A successful strategy is to “buy the dip” in rising bull markets. The “dip” provides investors a profitable entry point for new money. This year has included prime examples. Buying the dips in February or March produced double-digit gains. The S&P 500 is up 10%, and the NASDAQ is up twice that, with a 20% gain (measured from either 2/8/18 or 4/2/18 through 7/25/18).
When we hear the expression “buy the dip,” it usually refers to a dip in prices. But there is another type of “dip.” It also occurs in bull market runs. It is rare, and like buying the price dips, it has a great track record of being very profitable. I’m referring to the dip that occurs in the price-earnings ratio (P/E ratio).
A typical chart of the trend in the P/E ratio in a bull market is a “steady Eddie,” an orderly, glacial move higher. The P/E ratio usually moves from a depressed level (reflecting investors’ pessimistic outlook) at the end of the last bear market. When a new bull market takes hold, the P/E ratio gradually climbs higher as investor optimism is restored. The P/E ratio eventually peaks at the height of optimism, signaling the end of the bull run.
FIGURE 1: PERCENTAGE GAIN IN P/E RATIO IN BULL MARKETS
Source: STIR Research
Within the past six cyclical bull markets in a secular bull environment, the weakest gain in the P/E ratio was just a 25% expansion from 9.7 to 12.1 in the short bull market from 12/1987–7/1990. The biggest gain was a double in the P/E ratio from 10.3 to 20.7 in the eight-year bull run from 10/1990–7/1998. The median gain in the P/E ratio has been 60% over the life of a cyclical bull market in a secular bull.
Dips in the P/E ratio are uncommon. The primary cause for a P/E dip is when earnings are rising faster than prices. While price dips in a bull market are common, a dip in the P/E typically occurs just once. The last three-and-a-half-year cyclical bull market run, 10/2011–5/2015, had six price dips of over 5%, giving investors six opportunities to buy the dip. Investors were given just one opportunity to buy the dip in the P/E ratio. But that dip was rewarding, leading to double-digit gains.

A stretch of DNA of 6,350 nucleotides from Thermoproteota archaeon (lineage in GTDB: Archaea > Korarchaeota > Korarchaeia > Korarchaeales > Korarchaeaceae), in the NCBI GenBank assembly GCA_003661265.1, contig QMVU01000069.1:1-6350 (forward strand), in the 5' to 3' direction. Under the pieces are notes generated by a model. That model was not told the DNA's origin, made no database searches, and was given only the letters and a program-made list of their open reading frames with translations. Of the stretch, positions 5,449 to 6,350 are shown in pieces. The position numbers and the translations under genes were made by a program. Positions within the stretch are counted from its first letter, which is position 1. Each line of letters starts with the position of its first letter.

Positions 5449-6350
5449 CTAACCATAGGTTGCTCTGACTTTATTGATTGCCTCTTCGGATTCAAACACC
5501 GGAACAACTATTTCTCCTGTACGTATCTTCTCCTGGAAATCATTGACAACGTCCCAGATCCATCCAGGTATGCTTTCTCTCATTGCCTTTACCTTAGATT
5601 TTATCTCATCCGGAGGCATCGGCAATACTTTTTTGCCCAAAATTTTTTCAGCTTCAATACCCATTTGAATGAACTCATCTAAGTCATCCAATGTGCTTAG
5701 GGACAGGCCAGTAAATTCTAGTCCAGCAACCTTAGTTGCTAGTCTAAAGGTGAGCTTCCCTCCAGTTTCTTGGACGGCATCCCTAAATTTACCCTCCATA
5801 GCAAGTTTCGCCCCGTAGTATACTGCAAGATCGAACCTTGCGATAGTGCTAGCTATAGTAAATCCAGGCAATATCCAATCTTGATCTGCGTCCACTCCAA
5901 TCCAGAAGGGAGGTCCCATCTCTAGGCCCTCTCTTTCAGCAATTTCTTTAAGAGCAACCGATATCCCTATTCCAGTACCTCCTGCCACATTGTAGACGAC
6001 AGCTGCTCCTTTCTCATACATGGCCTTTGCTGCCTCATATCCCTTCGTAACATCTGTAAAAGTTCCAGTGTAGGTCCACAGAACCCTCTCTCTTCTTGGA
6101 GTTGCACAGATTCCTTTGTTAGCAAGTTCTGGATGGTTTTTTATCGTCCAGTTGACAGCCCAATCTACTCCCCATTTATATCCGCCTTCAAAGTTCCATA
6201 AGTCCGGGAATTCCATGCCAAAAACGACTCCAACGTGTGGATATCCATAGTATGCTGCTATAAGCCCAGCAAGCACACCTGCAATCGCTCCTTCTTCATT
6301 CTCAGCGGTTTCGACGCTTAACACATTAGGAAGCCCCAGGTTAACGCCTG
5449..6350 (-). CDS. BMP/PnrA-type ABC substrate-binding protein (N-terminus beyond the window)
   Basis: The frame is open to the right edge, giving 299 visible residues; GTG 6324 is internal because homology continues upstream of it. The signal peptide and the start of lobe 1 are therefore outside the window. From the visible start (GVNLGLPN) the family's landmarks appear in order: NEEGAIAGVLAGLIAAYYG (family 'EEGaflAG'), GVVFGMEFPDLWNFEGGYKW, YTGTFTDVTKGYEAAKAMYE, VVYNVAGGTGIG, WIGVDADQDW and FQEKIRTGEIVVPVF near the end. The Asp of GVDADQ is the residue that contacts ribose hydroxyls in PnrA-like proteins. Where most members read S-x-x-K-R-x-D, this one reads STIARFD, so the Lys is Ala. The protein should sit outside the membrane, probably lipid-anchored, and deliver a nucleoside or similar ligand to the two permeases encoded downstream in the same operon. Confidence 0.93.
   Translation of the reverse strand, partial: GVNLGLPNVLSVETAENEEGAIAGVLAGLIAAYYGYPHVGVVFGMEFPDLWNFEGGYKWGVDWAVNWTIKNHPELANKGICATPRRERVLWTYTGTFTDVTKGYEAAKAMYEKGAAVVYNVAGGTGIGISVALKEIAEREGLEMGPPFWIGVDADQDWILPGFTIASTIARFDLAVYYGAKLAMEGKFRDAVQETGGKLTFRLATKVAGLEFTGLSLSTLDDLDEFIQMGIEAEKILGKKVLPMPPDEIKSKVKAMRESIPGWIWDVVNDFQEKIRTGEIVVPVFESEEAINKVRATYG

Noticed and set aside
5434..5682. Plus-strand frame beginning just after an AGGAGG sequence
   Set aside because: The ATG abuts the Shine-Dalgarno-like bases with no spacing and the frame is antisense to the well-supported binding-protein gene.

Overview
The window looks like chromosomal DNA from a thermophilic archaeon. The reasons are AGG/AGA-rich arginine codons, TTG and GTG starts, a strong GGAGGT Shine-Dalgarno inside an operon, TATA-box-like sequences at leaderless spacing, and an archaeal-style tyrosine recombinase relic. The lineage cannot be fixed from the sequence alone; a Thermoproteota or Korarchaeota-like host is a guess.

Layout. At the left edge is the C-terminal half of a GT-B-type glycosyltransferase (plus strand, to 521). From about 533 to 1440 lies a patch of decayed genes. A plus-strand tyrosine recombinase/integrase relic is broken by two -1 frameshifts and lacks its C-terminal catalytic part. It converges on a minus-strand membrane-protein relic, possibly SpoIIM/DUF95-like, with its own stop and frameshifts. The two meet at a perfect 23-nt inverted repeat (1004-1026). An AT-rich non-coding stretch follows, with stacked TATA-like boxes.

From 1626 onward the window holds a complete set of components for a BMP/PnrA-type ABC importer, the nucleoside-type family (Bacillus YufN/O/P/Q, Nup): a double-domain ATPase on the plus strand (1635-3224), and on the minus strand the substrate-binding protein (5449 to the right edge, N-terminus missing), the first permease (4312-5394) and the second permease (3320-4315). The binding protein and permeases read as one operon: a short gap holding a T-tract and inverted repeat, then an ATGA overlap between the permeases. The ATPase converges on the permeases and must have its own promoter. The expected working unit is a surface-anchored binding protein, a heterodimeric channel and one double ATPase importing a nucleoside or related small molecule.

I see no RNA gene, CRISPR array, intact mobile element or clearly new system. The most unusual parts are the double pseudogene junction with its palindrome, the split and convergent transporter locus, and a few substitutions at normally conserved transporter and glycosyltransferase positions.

The S&P one-year forward P/E ratio was at 15.8 at the start of the current cyclical bull market that began in February 2016 (see Editor’s note at end of article). It hit a high of 19.0 in November 2017 and fell back to 16.6 at the end of June 2018. The P/E ratio trend for the current bull market has been slightly trailing the average over the past several decades in percentage gains. However, the current dip in the P/E ratio of 12.4% from its November peak is matching the median dip seen since 1982 (Table 1).
TABLE 1: S&P 500 GAINS AFTER DIPS IN P/E RATIO
Source: STIR Research
The market has recently experienced one of its rare dips in the P/E ratio. This gave investors a chance to buy the dip. In looking at the past six bull markets in a secular bull run, investors are offered just one opportunity to catch a P/E dip in each bull market. We know buying S&P 500 price dips can be rewarding, and so can buying those rate dips in the P/E ratio.
If the market rally following the current dip in the P/E ratio delivers just an average gain, the S&P 500 should be approaching 3,100 by year-end (a 13.7% gain over the next 180 days counting from the end of June) and closing in on 3,500 by the summer of 2019, for a 27% one-year gain!
Editor’s note: Statistical summary compiled by STIR Research using data from NDR covering defined cyclical bull markets and the S&P 500 one-year forward P/E ratio. Please note that based on this data, Mr. Schield is drawing a distinction between cyclical and secular bull markets. The current cyclical bull market, according to this data, began in February 2016.
The opinions expressed in this article are those of the author and do not necessarily represent the views of Proactive Advisor Magazine. These opinions are presented for educational purposes only.
Marshall Schield is the chief strategist for STIR Research LLC, a publisher of active allocation indexes and asset class/sector research for financial advisors and institutional investors. Mr. Schield has been an active strategist for four decades and his accomplishments have achieved national recognition from a variety of sources, including Barron's and Lipper Analytical Services. stirresearch.com
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